Each record includes a transcript of details found in the original records. The amount of detail in each record could vary, but most will include the following:

  • Rank
  • Name
  • Post nominal
  • Birth year
  • Age
  • Death date
  • Obituary
  • Place

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The Royal Regiment of Artillery, more commonly known as the Royal Artillery, is the artillery arm of the British Army. Despite its name, the Royal Artillery is made up of a number of regiments. The first regular companies of artillery men were raised in 1716, by royal warrant of George 1 and the name Royal Artillery came along four years later.

By the time of the First World the Royal Artillery was split into three groups. The first group was a combination of the Royal Horse Artillery and the Royal Field Artillery. The second group was the Royal Garrison Artillery. And the final group was simply the Royal Artillery, responsible for supplies and the storage of ammunition. The Royal Artillery massively expanded during the First World War. In 1920 the rank of corporal was abolished and the rank of bombardier was instated. Until 1924 the three groups acted as separate companies but at this point they were once again joined as a single regiment. In 1938 Royal Artillery Brigades were renamed Regiments. During the Second World War there were over 1 million men serving in 960 gunner regiments. The RA also has an important role in air defence.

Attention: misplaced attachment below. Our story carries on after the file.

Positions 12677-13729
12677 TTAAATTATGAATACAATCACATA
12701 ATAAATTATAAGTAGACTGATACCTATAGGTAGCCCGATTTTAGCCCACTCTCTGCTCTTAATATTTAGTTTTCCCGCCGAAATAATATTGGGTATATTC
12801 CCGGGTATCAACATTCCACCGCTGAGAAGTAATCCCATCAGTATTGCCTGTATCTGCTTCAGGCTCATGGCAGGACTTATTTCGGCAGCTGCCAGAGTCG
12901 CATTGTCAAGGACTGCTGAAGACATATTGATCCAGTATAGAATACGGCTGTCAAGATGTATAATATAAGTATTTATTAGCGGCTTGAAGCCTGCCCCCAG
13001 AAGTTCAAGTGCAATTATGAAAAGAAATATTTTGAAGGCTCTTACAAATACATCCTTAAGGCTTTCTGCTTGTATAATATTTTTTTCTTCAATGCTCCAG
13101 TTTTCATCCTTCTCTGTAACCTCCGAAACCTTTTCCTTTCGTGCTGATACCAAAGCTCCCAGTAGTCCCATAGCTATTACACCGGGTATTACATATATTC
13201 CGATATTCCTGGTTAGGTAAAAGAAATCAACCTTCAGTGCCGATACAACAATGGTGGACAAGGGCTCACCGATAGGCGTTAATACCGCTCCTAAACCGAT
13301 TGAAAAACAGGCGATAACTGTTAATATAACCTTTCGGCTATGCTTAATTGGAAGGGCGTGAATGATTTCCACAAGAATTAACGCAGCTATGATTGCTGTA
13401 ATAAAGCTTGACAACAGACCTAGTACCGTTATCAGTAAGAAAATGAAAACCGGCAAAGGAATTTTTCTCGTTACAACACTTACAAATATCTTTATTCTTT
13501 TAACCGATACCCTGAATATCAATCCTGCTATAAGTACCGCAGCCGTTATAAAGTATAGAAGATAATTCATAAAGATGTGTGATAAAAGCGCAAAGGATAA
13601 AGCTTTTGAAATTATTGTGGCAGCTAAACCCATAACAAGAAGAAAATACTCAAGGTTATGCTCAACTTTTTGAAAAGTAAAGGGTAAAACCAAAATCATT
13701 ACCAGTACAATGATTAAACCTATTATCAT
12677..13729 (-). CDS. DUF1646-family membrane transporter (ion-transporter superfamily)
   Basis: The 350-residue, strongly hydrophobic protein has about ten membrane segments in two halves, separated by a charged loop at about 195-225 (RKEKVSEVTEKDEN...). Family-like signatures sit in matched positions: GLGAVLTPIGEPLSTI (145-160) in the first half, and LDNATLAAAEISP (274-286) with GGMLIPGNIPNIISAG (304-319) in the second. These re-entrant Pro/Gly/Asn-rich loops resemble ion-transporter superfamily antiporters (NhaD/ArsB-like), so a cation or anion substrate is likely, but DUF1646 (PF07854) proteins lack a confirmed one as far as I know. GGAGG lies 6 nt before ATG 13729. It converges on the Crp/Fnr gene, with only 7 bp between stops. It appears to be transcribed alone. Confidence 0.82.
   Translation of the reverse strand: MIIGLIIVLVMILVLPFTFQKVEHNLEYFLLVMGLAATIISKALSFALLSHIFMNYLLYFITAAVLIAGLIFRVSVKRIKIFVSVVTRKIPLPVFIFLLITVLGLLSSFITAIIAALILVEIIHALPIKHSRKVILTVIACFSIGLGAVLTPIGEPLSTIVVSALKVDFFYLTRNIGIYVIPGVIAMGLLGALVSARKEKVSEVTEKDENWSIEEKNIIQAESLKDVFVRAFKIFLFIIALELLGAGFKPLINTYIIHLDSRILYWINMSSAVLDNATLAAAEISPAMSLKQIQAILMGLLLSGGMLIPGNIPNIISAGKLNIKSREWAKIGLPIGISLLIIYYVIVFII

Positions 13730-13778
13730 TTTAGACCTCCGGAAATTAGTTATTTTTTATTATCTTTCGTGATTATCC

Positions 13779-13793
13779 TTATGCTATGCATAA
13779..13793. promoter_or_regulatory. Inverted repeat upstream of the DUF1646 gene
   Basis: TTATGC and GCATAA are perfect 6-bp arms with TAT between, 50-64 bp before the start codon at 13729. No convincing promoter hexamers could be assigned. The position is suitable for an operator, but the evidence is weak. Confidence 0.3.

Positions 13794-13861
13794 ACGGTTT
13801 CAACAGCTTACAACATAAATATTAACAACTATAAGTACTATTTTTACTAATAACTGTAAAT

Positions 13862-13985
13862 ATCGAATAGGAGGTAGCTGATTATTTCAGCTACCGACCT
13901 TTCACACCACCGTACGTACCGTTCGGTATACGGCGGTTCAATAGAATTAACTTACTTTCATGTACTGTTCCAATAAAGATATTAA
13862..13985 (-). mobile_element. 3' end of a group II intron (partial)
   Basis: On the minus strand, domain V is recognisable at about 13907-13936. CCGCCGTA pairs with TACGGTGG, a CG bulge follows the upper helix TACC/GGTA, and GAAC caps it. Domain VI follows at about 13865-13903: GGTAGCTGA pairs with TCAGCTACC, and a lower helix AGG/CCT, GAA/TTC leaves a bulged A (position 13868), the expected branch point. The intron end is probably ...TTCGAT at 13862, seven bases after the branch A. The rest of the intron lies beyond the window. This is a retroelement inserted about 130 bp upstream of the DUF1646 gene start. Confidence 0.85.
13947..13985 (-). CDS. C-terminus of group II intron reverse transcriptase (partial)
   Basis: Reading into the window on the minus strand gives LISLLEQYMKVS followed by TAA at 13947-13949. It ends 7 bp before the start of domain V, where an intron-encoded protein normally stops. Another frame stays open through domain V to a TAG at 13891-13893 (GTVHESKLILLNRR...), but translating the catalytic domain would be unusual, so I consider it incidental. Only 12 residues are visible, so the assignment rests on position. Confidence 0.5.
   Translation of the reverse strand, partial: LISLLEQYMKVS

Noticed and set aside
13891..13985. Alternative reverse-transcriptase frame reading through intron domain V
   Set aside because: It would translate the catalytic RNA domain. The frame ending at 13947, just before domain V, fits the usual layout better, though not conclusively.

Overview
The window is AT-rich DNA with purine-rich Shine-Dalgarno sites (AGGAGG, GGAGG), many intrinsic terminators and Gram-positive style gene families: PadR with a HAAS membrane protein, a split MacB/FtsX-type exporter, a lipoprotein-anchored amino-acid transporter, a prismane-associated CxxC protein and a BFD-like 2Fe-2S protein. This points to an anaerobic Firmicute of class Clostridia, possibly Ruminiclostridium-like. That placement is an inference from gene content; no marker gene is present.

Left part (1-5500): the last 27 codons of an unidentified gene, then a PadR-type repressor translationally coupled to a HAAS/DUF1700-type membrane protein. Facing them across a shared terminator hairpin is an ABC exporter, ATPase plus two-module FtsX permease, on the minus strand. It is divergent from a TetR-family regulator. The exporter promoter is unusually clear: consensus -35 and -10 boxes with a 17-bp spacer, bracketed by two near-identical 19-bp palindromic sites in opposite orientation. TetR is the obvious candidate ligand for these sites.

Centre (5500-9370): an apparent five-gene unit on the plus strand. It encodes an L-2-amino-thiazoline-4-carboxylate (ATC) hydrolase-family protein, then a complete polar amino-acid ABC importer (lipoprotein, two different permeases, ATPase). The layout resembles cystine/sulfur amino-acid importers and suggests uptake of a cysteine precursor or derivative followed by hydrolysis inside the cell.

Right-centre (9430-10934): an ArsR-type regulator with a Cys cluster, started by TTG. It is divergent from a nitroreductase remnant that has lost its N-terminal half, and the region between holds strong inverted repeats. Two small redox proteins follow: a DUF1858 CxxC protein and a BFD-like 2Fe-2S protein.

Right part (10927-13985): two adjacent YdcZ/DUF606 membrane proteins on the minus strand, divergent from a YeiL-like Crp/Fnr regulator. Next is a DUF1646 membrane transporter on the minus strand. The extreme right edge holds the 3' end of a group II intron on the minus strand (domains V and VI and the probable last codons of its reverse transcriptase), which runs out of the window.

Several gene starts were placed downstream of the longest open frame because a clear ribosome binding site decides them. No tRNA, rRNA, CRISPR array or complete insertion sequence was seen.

These records span 1850 to 2011 covering conflicts and military action including the Boer War, both World Wars, Borneo, Kosovo, Bosnia and Iraq.

Victoria Cross

Field Marshal Frederick Sleigh Roberts, 1st Earl Roberts, VC, KG, GCB, OM, GCSI, KStJ, VD, PC

Frederick Roberts was born in India, the son of Irish and Scottish parents. His father was General Roberts and his mother was Isabella Bunbury. Despite his father’s wishes for Frederick not to join the army, he did. During his career he served in the Indian Mutiny, Expedition to Abyssinia and the Second Anglo-Afghan War. He was one of the most successful commanders of the 19th century. He was the last Commander-in-Chief before the title was abolished in 1904.

Early in his military career he was awarded the Victoria Cross for his actions during the Indian Mutiny as lieutenant in the Bengal Horse Artillery. In 1860 he became second captain and then brevet major. His career continued with more promotions, numerous medals and orders. Roberts published his autobiography, Forty-One Years in India in 1897.

He died of pneumonia in France during the First World War and was given a state funeral; one of only two non-Royals to lay in state at Westminster. Sir Winston Churchill was the other non-Royal to receive this honour. Both Frederick’s and his son’s Victoria Cross medals are held at the National Army Museum. Roberts and his son are one of three pairs of fathers and sons to both have received VC medals.